PO in Financial Services: From Wall Street to Martin Place - Unlocking Value from the Savings Goldmine

1 Jul 2009



Financial Services has been at the forefront of outsourcing and offshoring but Procurement Outsourcing (PO) adoption is relatively low. Historically procurement did not attract enough attention among financial services buyers. As a result, procurement is generally understaffed and underinvested.

This started to change in mid-2000s as a few pioneering financial services institutions started to outsource non-core procurement spend. The business case was attractive and outsourcing procurement helped them rapidly achieve maturity of the function. Everest analysis indicates PO can impact a cost base representing 5-10% of revenues of a financial services organization, thus generating annual savings of US$50-100 million for a US$10 billion organization.

This generated interest in the market and financial services started to adopt PO aggressively but new contract signings dropped in 2008. The current economic challenges and the recent spate of acquisitions changed the financial services landscape. Today, the fight for sustenance takes precedence – consequently outsourcing-related decision making is slow. There is heightened sensitivity around offshoring as well.

This research takes a look at the impact of the current financial turmoil on adoption of PO services by financial services and provides Everest’s outlook for the market.  PO Value Proposition


The scope of analysis includes

  • Third-party PO contracts and does not include shared services or captives
  • Multi-process PO contracts that involve outsourcing of three or more activities from the Source-to-Pay (S2P) process, with at least US$1 million in Annual Contract Value, and a contract length of at least three years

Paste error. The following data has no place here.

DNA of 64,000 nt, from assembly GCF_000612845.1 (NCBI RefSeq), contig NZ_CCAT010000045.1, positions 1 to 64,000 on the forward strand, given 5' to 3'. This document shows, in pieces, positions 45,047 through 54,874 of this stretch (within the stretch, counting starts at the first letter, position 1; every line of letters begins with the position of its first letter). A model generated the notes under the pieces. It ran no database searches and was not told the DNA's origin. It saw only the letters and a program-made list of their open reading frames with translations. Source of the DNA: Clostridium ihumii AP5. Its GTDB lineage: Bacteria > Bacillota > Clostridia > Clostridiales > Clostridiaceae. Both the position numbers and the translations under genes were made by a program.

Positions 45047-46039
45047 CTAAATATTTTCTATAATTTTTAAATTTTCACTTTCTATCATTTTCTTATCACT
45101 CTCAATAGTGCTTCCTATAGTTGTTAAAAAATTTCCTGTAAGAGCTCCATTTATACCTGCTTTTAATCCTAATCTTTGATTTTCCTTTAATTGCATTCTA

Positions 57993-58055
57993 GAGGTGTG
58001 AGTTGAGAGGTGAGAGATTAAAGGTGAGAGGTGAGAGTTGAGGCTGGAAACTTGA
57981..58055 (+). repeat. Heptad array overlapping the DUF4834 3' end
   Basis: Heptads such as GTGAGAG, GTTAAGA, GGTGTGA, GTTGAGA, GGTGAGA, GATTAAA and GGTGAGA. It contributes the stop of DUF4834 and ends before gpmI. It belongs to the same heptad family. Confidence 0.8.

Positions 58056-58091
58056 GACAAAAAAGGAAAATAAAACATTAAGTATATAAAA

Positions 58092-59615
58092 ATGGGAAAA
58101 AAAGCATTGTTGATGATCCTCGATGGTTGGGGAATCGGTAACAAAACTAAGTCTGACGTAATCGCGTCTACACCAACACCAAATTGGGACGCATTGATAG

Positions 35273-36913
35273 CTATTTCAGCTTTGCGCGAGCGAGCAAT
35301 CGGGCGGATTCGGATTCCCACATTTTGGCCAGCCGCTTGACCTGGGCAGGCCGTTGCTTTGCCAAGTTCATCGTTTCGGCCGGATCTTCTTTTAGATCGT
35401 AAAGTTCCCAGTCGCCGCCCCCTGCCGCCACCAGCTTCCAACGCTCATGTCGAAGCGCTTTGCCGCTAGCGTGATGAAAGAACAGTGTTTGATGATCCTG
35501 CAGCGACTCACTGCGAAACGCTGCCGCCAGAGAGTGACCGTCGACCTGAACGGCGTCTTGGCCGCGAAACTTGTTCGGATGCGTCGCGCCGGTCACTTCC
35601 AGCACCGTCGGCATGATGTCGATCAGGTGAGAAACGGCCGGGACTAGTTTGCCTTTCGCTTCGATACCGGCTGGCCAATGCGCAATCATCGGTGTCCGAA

• All multi-process PO contracts across all industries and geographies signed as of 2008


This report summarizes key PO market trends in financial services industry and facilitates PO stakeholders in taking informed business decisions. Key Insights are divided into two categories:

  • Business case and market size of PO in financial services
  • Adoption trends and supplier landscape

Each category contains key trends, which are discussed in detail (and illustrated with supporting data and analysis) to provide the reader information in easy-to-apply, bite-size pieces. For example, Adoption trends and supplier landscape section contains the following insights:

  • PO in financial services is an under-penetrated market. Financial services is a significant adopter of outsourcing and offshoring services, but PO continues to be an under-penetrated market. Financial services accounts for only 10% of the multi-process PO contracts
  • PO contracts in financial services are generally larger in size and scope with a higher degree of offshore and technology leverage than the overall market average. However, the current economic conditions are changing the deal shape
  • Given the relatively low levels of PO adoption in financial services, few suppliers have experience in providing PO services to financial services. Accenture is the clear and dominant leader with nearly 95% market share (by ACV)
  • While the current supplier landscape for PO in financial services is highly concentrated, we expect several new suppliers to enter the market

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